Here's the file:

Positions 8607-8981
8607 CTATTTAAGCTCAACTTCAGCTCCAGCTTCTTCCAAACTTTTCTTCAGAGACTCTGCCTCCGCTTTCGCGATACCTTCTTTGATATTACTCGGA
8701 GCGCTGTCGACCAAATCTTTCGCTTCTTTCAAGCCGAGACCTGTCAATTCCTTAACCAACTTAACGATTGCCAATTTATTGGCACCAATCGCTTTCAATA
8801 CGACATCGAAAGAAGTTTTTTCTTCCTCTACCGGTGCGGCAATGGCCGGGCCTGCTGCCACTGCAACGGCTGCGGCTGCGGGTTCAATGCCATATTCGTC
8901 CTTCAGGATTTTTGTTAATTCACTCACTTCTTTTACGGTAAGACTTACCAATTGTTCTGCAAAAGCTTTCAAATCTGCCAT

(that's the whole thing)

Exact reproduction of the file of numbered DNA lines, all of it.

Positions 8607-8981
8607 CTATTTAAGCTCAACTTCAGCTCCAGCTTCTTCCAAACTTTTCTTCAGAGACTCTGCCTCCGCTTTCGCGATACCTTCTTTGATATTACTCGGA
8701 GCGCTGTCGACCAAATCTTTCGCTTCTTTCAAGCCGAGACCTGTCAATTCCTTAACCAACTTAACGATTGCCAATTTATTGGCACCAATCGCTTTCAATA
8801 CGACATCGAAAGAAGTTTTTTCTTCCTCTACCGGTGCGGCAATGGCCGGGCCTGCTGCCACTGCAACGGCTGCGGCTGCGGGTTCAATGCCATATTCGTC
8901 CTTCAGGATTTTTGTTAATTCACTCACTTCTTTTACGGTAAGACTTACCAATTGTTCTGCAAAAGCTTTCAAATCTGCCAT